The U.S. House of Representatives voted Friday to end a ban on most U.S. crude oil exports.
The measure passed 261 to 159 and now goes to the Senate, where analysts say it may have a more difficult time winning votes needed for passage. If the bill survives the Senate, it would go to the White House, where it faces a veto threat.
The export ban was put in place after the 1970s Arab oil embargo sent prices for gasoline soaring in the United States.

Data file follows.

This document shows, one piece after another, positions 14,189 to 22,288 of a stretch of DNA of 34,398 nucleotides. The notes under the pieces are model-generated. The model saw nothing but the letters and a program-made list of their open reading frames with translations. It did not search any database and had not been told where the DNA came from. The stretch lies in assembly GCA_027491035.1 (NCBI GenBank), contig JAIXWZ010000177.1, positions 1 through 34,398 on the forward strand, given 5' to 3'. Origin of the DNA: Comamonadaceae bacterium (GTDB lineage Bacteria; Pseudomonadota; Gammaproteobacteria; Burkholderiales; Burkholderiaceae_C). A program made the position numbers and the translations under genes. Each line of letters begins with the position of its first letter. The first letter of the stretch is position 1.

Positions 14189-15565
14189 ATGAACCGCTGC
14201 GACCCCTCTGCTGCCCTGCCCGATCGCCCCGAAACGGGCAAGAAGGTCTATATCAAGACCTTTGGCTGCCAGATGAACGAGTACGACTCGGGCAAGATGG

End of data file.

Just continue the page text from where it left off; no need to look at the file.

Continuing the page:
Oil companies and some conservative groups say the United States is now the world's largest oil producer, and they argue that exporting more U.S. crude oil will create jobs, boost economic growth and lower gasoline prices by increasing the world supply of oil.
Opponents, including environmentalists and the United Steelworkers union, say exporting crude will hurt jobs and raise prices for U.S. drivers.